Another strength of Park’s is recognizing talent and mentoring up-and-coming culinarians, among them pastry chefs Keri O’Neill and Holley Sao. O’Neill assisted with the pavlova recipe and Sao helped create the panna cotta featured in Orange Coast Magazine

Chef John Park, Tableau Kitchen and Bar



2 each jumbo egg whites (or 3 large egg whites)

½ cup sugar

½ teaspoon fresh lemon juice

½ teaspoon high quality vanilla extract

1 teaspoon corn starch 


½ cup blueberries

½ cup raspberries

½ cup blackberries

½ cup strawberries (optional)

Pinch salt

1 tablespoon fresh lemon juice

2 tablespoons sugar


1 cup heavy cream

½ cup milk 

2 tablespoons + 1 teaspoon sugar 

1 whole vanilla bean, split lengthwise and scraped**

2 tablespoons sugar 

4 each yolks 

**1 teaspoon high-quality vanilla extract can be substituted for the vanilla bean.


Preheat oven to 275 degrees.

Using a stand mixer fitted with a whisk attachment, place egg whites in the mixing bowl.

On a medium speed, whip egg whites until frothy then slowly start to add in sugar. Once all sugar has been added, turn mixer to medium-high speed and whip egg whites until stiff and peaks have just started to form. Once stiff peaks have formed, gently fold in lemon juice, vanilla extract, and corn starch.

On a sheet tray lined with parchment, form 3-inch circles using a spoon (can also be piped). 

Bake for 15-20 minutes, remove, and let cool.  It is normal for small cracks to occur.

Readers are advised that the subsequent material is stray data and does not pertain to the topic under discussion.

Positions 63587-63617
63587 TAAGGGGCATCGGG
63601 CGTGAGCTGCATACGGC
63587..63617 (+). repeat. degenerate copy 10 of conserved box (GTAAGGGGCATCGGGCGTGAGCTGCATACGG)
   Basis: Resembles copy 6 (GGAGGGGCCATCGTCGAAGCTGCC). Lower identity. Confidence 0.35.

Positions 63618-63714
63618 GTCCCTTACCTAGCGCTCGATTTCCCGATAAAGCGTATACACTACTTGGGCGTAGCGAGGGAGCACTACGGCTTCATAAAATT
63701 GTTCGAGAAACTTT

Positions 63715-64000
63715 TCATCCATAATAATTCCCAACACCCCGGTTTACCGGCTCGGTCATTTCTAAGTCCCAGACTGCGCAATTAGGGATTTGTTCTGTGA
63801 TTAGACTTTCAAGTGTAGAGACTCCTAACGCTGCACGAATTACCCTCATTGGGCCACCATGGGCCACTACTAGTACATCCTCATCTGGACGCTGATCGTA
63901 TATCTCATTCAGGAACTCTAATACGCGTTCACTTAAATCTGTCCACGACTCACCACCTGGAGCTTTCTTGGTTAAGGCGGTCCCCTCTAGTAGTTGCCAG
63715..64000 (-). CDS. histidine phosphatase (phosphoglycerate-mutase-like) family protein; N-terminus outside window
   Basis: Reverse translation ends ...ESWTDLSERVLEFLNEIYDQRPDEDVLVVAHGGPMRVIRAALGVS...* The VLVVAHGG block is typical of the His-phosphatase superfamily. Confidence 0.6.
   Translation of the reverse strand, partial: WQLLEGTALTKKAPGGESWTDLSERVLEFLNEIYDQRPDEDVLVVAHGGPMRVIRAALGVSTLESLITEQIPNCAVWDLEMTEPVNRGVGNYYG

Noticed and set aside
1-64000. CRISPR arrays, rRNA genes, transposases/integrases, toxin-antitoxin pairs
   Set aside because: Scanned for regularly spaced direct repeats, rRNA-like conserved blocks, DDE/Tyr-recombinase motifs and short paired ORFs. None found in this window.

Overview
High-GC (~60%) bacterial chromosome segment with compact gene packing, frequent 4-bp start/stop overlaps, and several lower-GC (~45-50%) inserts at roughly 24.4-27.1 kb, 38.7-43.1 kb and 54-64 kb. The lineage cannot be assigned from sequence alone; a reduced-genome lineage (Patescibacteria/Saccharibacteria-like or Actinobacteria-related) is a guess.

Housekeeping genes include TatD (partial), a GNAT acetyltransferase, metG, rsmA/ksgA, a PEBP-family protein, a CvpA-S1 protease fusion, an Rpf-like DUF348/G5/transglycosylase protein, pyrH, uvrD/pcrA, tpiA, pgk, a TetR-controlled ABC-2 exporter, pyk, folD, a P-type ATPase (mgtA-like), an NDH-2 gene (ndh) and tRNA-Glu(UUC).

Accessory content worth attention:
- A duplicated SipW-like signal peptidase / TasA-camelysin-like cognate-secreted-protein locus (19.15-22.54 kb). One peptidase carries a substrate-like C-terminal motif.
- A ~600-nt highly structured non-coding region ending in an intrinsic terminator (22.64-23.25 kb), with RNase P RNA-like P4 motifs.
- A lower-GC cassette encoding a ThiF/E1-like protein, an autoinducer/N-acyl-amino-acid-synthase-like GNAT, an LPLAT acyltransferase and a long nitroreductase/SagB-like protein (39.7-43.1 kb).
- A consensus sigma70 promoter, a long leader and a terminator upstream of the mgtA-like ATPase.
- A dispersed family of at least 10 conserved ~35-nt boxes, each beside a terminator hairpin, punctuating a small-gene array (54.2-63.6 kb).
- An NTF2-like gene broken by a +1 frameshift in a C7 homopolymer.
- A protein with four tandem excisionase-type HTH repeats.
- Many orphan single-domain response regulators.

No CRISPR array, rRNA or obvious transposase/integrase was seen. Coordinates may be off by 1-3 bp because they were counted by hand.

Note: You can make the meringue bases ahead of time. Wrap tightly in plastic wrap or place in an airtight container and store at room temperature for up to two days. If weather is humid, the meringue may become soft and chewy.


Rinse berries gently in a sieve. Mix everything together and add to a pot. Cook on medium heat, stirring occasionally, until fruit is tender and there is minimal liquid left in the pot. Remove from heat and let cool.


In a pot add cream, milk, sugar (2 tablespoons + 1 teaspoon), vanilla bean and seeds and bring to a simmer. While cream mixture is coming to a simmer, whisk together sugar and egg yolks in a bowl. Once liquids have come to a simmer, pour a small amount into the egg yolk mixture while whisking to temper the egg yolks. Continue tempering until all dairy has been added to egg yolks. Return mixture to pot and cook on low heat while stirring constantly with a rubber spatula to avoid anything sticking to the bottom of the pot. Cook until mixture starts to slightly thicken and remove from heat. Remove vanilla bean. 

Once cooled, cover and store in the fridge in an airtight container for up to 2 days.

*Editor’s note: For the ultimate dessert shortcut, follow the lead of The Barefoot Contessa. “Vanilla ice cream is essentially crème anglaise that’s been frozen,” Ina Garten wrote in Cook Like a Pro. “I reverse the process and end up with crème anglaise!” As demonstrated on her long running Food Network show, leave a pint of high-quality vanilla ice cream (such as Häagen-Dazs) on the kitchen counter to melt. By the end of the meal, when you are plating dessert, it will be ready. 


Divide the vanilla anglaise between shallow bowls.  Center a pavlova on each one; spoon berry compote over each pavlova.  Optional:  top with a dollop of freshly whipped cream that has been lightly sweetened.